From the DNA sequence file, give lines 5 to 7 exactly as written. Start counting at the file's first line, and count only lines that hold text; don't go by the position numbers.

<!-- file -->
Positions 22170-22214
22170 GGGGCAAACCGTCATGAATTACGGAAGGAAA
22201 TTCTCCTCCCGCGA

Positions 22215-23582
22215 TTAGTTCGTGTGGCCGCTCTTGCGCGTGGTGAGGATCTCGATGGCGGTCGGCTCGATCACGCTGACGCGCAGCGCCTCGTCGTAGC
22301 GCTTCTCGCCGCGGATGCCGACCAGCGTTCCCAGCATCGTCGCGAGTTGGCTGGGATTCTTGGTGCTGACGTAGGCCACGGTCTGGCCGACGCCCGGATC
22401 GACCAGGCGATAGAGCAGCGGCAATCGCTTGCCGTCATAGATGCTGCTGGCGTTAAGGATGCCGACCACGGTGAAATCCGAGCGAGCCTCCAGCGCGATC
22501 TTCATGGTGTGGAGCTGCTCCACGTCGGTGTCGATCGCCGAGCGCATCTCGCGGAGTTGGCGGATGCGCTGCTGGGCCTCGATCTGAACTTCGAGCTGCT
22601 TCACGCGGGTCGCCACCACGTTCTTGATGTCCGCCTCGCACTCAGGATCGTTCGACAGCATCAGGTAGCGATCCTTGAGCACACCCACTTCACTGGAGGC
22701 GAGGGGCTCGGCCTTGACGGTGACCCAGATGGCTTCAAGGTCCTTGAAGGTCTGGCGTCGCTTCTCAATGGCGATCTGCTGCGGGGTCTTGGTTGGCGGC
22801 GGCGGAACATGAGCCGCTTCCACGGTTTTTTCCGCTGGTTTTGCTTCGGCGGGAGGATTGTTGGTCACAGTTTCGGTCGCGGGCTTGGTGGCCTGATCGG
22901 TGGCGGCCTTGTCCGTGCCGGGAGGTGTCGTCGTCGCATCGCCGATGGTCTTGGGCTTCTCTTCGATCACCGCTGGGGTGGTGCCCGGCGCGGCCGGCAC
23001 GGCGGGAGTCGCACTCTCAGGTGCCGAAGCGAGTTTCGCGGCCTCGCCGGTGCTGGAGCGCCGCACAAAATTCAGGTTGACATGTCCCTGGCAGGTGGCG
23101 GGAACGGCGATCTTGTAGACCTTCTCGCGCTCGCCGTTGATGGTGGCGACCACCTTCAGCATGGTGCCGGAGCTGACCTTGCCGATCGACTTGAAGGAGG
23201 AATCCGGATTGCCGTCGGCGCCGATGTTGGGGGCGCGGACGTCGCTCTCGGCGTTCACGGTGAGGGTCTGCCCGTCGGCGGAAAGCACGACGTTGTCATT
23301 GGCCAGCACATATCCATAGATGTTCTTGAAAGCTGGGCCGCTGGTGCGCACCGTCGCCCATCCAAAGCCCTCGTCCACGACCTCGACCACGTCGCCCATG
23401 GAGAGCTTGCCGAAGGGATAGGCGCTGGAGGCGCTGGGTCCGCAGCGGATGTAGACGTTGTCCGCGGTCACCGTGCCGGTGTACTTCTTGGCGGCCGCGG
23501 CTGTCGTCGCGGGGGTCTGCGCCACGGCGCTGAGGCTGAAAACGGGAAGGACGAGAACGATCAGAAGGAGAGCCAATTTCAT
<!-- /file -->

22215 TTAGTTCGTGTGGCCGCTCTTGCGCGTGGTGAGGATCTCGATGGCGGTCGGCTCGATCACGCTGACGCGCAGCGCCTCGTCGTAGC
22301 GCTTCTCGCCGCGGATGCCGACCAGCGTTCCCAGCATCGTCGCGAGTTGGCTGGGATTCTTGGTGCTGACGTAGGCCACGGTCTGGCCGACGCCCGGATC
22401 GACCAGGCGATAGAGCAGCGGCAATCGCTTGCCGTCATAGATGCTGCTGGCGTTAAGGATGCCGACCACGGTGAAATCCGAGCGAGCCTCCAGCGCGATC